The Nutritional and Health Benefits of Integrating Olives into Your Diet

Olives are super versatile and easily accessible, making them the most important plants. These small oval fruits are also often pressed into cooking oil or draped against the rim of a glass of martini. However, one fact that often goes under the radar is the health benefit of a diet with the stone fruit.

Olives are rich in antioxidants, which are responsible for the majority of the fruit’s perks. This article discusses the nutritional profile of olive and how it can help remedy some health problems.

Nutritional Profile of Olives

Olives contain around 115 to 145 calories for every 100 grams. This is the equivalent of 59 calories in 10 fruits. Some of the nutrients that can be found in this oval stone fruit include:

  • Protein
  • Carbs
  • Sugar
  • Fiber
  • Fat (Saturated, monounsaturated, and polyunsaturated)

In addition to the nutrients listed above, olives are packed with several vitamins and minerals including vitamin E, iron, copper, calcium, and sodium.

Processing of Olives

Even though store-purchased olives are tasty, these fruits do not have this delicious taste upon harvest. In fact, fresh olives are very bitter and need to be processed to make them sweet enough for consumption. 

The process reduces the amount of the bitter compound, oleuropein, in the fruit. Processing olives may also reduce the amount of cholesterol and up beneficial bacteria in the fruit.

Health Benefits of Olives

Olives are associated with many health benefits, some of which include:

Improved Bone Health

Incorporating olives into your diet may be beneficial for your bones, preventing osteoporosis. Osteoporosis is a condition that affects bone quality and increases the mass of bones. People with this condition are at more risk of bone fractures.

It’s been noted that the rate of osteoporosis is much lower in Mediterranean countries than in the rest of Europe. Therefore, experts believe that olive consumption is responsible for the protection against the condition.

Furthermore, test-tube studies have shown that some plant compounds in olives and olive oil prevent bone loss in animals. Observational studies also indicate that following a Mediterranean diet may help reduce your risk for bone fractures.

Cancer Prevention

Olives are highly consumed in the Mediterranean region, where records show that the rate of cancer and other chronic diseases are low. For this reason, experts believe that consuming the fruit may reduce your risk of cancer.

Researchers have attributed olive’s anti-cancer properties to its oleic acid and high antioxidant content. One study found that these compounds fight against cancer cells in the breast, colon, and stomach.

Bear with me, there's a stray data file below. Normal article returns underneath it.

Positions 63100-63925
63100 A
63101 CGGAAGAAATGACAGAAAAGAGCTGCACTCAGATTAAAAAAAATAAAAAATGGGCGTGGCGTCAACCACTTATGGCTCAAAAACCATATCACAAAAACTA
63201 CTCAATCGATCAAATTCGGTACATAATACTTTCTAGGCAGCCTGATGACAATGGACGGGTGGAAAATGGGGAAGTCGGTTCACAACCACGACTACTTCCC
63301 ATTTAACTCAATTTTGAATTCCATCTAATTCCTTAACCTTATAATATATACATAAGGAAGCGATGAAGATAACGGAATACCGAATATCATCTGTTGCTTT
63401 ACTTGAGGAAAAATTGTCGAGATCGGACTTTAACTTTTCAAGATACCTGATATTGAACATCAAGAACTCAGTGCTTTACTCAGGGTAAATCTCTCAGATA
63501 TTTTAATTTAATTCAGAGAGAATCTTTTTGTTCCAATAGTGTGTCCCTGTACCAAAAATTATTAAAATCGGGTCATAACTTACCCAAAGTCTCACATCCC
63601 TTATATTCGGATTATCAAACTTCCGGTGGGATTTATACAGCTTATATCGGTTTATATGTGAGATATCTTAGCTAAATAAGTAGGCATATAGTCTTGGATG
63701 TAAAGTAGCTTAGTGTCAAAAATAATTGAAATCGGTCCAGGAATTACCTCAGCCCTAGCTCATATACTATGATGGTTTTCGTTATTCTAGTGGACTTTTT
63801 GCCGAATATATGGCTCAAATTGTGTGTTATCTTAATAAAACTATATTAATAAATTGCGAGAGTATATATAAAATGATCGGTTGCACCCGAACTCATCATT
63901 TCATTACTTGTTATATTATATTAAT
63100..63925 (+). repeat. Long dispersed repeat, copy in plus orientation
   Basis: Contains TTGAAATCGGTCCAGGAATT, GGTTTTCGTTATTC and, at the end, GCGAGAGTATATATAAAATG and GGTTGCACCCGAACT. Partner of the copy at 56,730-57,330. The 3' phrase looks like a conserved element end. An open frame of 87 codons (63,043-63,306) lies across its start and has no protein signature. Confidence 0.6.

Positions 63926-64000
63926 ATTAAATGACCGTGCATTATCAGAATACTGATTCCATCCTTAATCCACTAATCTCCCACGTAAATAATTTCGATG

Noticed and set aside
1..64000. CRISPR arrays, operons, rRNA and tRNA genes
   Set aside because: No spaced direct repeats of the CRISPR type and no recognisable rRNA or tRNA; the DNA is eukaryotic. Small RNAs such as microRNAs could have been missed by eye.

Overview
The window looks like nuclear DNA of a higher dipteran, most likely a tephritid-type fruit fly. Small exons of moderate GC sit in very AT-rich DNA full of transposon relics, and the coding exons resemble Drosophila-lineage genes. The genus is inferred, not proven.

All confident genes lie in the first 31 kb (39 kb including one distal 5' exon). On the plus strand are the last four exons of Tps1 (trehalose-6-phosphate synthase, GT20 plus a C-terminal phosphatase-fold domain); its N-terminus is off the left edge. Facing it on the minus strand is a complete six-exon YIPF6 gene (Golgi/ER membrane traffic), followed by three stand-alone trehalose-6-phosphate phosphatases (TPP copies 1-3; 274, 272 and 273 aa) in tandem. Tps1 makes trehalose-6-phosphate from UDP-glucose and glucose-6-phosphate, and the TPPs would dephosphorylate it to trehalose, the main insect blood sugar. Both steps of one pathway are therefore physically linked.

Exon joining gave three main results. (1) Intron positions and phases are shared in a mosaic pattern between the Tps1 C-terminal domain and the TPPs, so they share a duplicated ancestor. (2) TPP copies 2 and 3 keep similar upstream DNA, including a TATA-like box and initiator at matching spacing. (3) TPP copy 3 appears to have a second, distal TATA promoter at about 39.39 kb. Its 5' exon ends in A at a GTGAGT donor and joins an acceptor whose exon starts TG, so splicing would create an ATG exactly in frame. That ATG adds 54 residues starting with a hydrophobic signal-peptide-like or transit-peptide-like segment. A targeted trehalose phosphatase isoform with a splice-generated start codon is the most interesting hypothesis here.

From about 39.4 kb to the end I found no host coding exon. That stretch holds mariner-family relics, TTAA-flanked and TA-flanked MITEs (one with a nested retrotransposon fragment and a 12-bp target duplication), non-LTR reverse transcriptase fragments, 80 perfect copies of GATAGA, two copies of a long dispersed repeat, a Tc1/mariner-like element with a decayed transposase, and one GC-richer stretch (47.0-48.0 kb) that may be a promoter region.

Also, black olives are packed with vitamin E, which helps the body neutralize free radicals that can cause cancer. Vitamin E also makes cellular processes safer when working with monounsaturated fats.

Better Skin and Hair Health

Black olives are loaded with various fatty acids and antioxidants that hydrate and protect skin and hair cells. One of the antioxidants responsible for this property is vitamin E. When consumed or topically applied, it protects the skin from ultraviolet radiation, thus reducing the risk of skin cancer and slowing aging.

A French study by PubMed Central found olive oil played a significant role in preventing severe facial photo-aging. The study linked higher intakes of monounsaturated fatty acids to a lower risk of severe photo-aging. Photoaging refers to the damage that prolonged exposure to the sun causes to your skin.

Improved Cardiovascular Health

High levels of bad (LDL) cholesterol and increased blood pressure are the main causes of heart diseases. LDL causes the build-up of fatty deposits in your arteries, blocking oxygen and blood flow. Oleic acid, the main fatty acid in olives has been linked with improved heart health.

Oleic acid regulates the levels of LDL cholesterol and prevents it from oxidation. However, experts believe that more study is required to confirm this. In addition, some studies prove that olives and olive oil may reduce blood pressure.

Better Brain Health

Olives reduce oxidative stress caused by inflammation, thereby protecting the tissues of vital organs. The polyphenols found in the stone fruit reduce chronic inflammation by preventing organ tissue damage.

The brain is one of the vital organs protected by olive’s anti-inflammatory properties. What’s more, the fruit’s vitamin E content has been linked to improved cognitive function and reduced risk of cognitive decline. A study found that diets that contain olive oil as a primary fat source reduce your risk of Alzheimer’s disease.

Bottom Line

Olives are considered a good choice for many and their numerous health benefits offer more reasons to include them in your diet. However, excess consumption of the processed form of the stone fruit contributes to your salt intake due to their packaging liquid. 

Olive is very easy to incorporate into your diet. To reap its health perks, consider cooking your food with olive oil. You can also add olives to your salad and snacks.